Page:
Besides maintaining bone health, several studies have shown that calcium plays a protective role against colorectal cancer. A calcium Polyp Prevention study revealed that supplementation with calcium carbonate led to a reduction in the risk of developing adenoma. An adenoma is a benign tumor but considered a precursor to colorectal cancer. On the other hand, several studies have linked high calcium intake to an increased risk of prostate cancer. Other studies also showed the role of calcium in lowering body weight by increasing fat breakdown and preventing fat accumulation.
Phosphorus is another essential mineral of interest. There is approximately 600 g of phosphorus found in the body. Approximately 85% of this is found in the bones and teeth. The remaining is found in the blood and soft tissues. It is widely available in the diet and is absorbed in the small intestines.
Like calcium, phosphorus is also regulated by PTH and vitamin D. High phosphorus with low calcium increases PTH activity, leading to increased calcium resorption. This is the reason why there should be a balanced ratio of calcium and phosphorus in the body. Studies have also shown that increased phosphate levels among patients with chronic kidney disease increase the risk of mortality. Furthermore, high phosphate level is also linked with cardiovascular diseases and mortality, even among those with no history of any cardiovascular problems.
The recommended daily allowance of phosphorus for people aged 19 and above is 700 mg. Rich sources of phosphorus include scallops, chicken, and lentils. Special groups at risk for low phosphorus include preterm newborns, patients with severe malnutrition, and those with genetic phosphate regulation disorders.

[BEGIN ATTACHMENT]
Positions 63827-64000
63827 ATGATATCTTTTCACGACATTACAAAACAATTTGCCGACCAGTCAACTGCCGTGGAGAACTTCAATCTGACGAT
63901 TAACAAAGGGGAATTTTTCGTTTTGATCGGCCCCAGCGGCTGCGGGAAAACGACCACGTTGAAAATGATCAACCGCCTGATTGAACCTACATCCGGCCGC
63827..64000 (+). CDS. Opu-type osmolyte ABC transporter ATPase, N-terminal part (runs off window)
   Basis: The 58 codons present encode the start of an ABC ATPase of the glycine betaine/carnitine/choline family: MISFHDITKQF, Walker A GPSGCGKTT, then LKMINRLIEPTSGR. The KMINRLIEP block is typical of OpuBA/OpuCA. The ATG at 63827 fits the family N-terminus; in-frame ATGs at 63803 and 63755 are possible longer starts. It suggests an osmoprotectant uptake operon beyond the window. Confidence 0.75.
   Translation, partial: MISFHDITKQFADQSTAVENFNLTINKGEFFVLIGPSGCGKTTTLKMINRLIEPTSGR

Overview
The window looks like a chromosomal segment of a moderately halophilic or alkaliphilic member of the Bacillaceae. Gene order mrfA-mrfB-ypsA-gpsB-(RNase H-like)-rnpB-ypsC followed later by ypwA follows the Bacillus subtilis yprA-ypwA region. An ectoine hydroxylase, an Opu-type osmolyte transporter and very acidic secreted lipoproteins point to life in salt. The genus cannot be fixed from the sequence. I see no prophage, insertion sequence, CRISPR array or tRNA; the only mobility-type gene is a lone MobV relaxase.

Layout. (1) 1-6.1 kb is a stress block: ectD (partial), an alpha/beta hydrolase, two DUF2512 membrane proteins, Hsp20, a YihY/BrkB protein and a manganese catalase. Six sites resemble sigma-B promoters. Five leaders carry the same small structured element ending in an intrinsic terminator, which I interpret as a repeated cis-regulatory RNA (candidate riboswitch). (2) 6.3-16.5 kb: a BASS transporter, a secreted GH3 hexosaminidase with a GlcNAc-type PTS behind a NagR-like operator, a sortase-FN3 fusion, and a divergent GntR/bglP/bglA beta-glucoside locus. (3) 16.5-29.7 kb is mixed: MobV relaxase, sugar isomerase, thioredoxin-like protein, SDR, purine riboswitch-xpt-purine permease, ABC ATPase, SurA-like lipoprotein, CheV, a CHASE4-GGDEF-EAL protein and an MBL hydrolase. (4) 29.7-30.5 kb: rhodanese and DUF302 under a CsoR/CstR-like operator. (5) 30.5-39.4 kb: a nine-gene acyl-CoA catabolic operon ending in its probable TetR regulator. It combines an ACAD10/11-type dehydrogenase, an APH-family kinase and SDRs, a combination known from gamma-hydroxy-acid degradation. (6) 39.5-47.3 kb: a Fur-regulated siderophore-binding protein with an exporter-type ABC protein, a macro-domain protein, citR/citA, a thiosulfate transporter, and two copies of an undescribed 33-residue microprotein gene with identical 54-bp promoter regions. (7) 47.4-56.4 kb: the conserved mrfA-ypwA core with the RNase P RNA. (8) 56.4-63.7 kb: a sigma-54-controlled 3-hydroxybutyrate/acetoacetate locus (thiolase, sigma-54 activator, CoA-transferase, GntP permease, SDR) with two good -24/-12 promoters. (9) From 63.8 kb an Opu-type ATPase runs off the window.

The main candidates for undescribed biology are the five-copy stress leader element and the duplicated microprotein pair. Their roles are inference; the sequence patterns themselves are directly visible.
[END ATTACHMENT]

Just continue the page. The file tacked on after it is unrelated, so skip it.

In the body, there should always be an adequate level of both calcium and phosphorus to maintain several physiologic functions. More than maintaining the integrity of the bones, calcium is needed for the functioning of the heart and bones. However, phosphorus is essential in cellular functions like the synthesis of proteins and nucleic acids.
Both calcium and phosphorus are widely available in the diet. They are mainly absorbed in the small intestine. They are regulated by the parathyroid glands and the kidneys through PTH and vitamin D. PTH is a hormone that helps in calcium resorption. It is stimulated by high calcium and low phosphorus and is inhibited by the opposite. Another hormone from the thyroid glands called calcitonin is stimulated when there is too much calcium level in the blood. People with kidney problems are at risk of having excess calcium and phosphorus. Excess levels of both are excreted via the urine.
Calcium absorption declines with age. This is why osteoporosis is common in the elderly. This is especially more complicated among women undergoing menopause. During menopause, there is decreased in estrogen levels in the body. This decreases the absorption of calcium in the intestines, which makes dietary intake of calcium useless. In this special population, calcium supplements are of great help.